The Magic and Mystery of Falcons and FALCONHEAD

posted by Madame Bubby

Vintage ad for Michael Zen's Falconhead showing in theaters

"Like something out of a Greek tragedy (or Clash of the Titans), a naked man lies spread-eagled on his stomach on the center of a ceremonial plaza. The Falconhead appears out of nowhere, clad in black robes that look oddly medieval, and presents an ornately framed mirror to the prostrate man, pushing his face into it with his shiny black boots. Text flashes, "He gazed into the mirror and was consumed by it."
 

Still from Falconhead of boot stepping on a man with his face pressed into a mirror

So begins Michael Zen's Falconhead (1977), a richly complex film that “features a fearsome bird-headed man with magical powers, a possibly nefarious shaman/landlord, stunningly photographed solo sequences, deliciously ambiguous sexual violence, and lots of gooey, gooey cum eating.”

The man with the head of a falcon character derives from so many cultures. The ancient Egyptian god Horus was usually depicted as a falcon-headed man, wearing the red and white crown which represented his kingship over both Upper and Lower Egypt. Horus was the son of Osiris and Isis, both associated with the cycles of birth, death, and the afterlife.
 

Horus

In ancient Egypt, falcons (also known as raptors) represented the soul in the afterlife. In fact, the falcons themselves were even mummified, and recently, some scholars have found evidence that the birds were sacrificed to the gods, or even used in falconry, where young birds are trained to hunt prey.

In the medieval period, falconry became a widespread cultural practice among the nobility, but some of its practices were extremely cruel, including temporarily blinding the birds (the gruesome details are elucidated in the hyperlink above), which made them easier to train.
 

Medieval falconry: falconers with horse
Falconers with horse from ‘De arte venandi cum avibus’, 1240-1250, from http://www.medievalists.net/2016/03/falconry-birds-and-lovebirds/

The practice, however, lost popularity in Europe because of the widespread usage of guns and gunpowder. In Britain among some of the gentry the practice survived, and these individuals formed a series of clubs that kept the art alive, leading eventually to the modern development of falconry in Europe, North America and Africa.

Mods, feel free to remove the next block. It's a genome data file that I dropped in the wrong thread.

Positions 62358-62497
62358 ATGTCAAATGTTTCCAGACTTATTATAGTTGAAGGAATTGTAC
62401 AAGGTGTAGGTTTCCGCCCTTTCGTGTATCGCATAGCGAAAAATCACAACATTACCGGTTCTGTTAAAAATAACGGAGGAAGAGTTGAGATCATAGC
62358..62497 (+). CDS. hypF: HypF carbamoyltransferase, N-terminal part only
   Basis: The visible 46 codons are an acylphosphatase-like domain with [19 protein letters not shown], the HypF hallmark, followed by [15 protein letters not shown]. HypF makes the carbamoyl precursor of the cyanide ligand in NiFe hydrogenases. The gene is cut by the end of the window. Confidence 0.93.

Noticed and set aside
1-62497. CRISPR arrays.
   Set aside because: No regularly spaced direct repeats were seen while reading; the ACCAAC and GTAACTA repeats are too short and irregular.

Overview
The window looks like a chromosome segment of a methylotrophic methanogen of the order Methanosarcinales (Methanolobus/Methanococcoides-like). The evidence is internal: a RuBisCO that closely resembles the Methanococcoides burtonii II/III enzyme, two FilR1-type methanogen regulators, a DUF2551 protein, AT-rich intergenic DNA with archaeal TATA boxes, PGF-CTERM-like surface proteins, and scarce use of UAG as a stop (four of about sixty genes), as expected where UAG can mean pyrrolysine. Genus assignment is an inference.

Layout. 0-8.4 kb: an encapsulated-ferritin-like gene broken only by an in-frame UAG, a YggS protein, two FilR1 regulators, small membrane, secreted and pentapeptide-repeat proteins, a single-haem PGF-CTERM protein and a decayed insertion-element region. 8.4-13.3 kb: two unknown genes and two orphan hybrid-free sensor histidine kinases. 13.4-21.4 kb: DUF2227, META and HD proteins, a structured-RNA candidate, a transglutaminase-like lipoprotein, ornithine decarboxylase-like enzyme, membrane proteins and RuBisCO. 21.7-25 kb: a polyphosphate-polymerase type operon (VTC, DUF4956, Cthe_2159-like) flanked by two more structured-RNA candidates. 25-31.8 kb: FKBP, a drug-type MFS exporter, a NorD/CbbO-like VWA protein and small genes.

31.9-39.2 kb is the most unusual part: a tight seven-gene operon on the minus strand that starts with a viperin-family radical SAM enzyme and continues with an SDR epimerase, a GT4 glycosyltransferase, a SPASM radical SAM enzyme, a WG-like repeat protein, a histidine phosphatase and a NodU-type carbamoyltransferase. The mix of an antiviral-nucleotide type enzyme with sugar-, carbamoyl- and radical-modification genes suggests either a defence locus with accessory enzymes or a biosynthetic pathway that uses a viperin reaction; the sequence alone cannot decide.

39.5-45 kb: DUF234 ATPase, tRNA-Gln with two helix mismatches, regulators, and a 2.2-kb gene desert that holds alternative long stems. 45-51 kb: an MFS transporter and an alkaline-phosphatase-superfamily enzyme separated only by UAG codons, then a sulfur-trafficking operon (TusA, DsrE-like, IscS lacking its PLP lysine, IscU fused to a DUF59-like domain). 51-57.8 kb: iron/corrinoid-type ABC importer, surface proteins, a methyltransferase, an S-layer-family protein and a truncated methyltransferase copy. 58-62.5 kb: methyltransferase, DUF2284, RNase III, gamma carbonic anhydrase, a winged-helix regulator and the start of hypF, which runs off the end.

Man with falcon
Image from http://vafalconry.swva.net/Falconry.html

There are so many elements in the above of terrifying power, sacrifice and cruelty, but also beauty and awe. Birds of course can fly, and this action has always inspired humans to think about power and its limits, the Icarus myth being the most well-known one.

And falcons in all their variety, who soar in the sky, are carnivorous creatures, who hunt for earthbound prey, the creeping things in the creation account in Genesis. Yet, at the same time, humans have attempted to tame, even confine, this energy through the art of falconry.
 

Falcon flying
Image from https://mydreamsymbolism.com/falcon-spirit-animal-totem-symbolism-and-meaning/

It's like this type of bird represents for humans a boundary breaker, someone who can brave the wide gaps between heaven and earth, nature and art, life and death.

Perhaps in the mirror the falcon-headed man presents to the prostrate man, we see ourselves consumed by what seems to be our own physical sexual power, but ultimately, it's a power given to us by a natural, or even supernatural force that encompasses, in fact, thrives on, extremes in order to not just survive, but triumph.

The falcon-headed man is the endless orgasm of life and death; we can imitate it, mirror it, but our life is a disconnected series of gooey cumshots in the sublunary earth. The men are consumed; but he burns like that famous bush, not consumed.
 

Still from Falconhead of masked man

The poet Yeats proclaims in his famous poem, The Second Coming, that in a time of crisis “the falcon can no longer hear the falconer;” in these times, perhaps, we have lost the seismic energy that charges body and spirit together in a dynamic relationship. I see this line as implying that falconer cannot bond with the falcon; he has stopped up his conduit to the falcon's awesome energy he was able to tap into.

Thus, all that's left, as in the famous line at the end of the poem, is the “rude beast slouching toward Bethlehem waiting to be born,” a dead life devoid of creativity, passion, and love.

Quotes from the Falconhead review by DM at BijouWorld.
 

Stills from Falconhead
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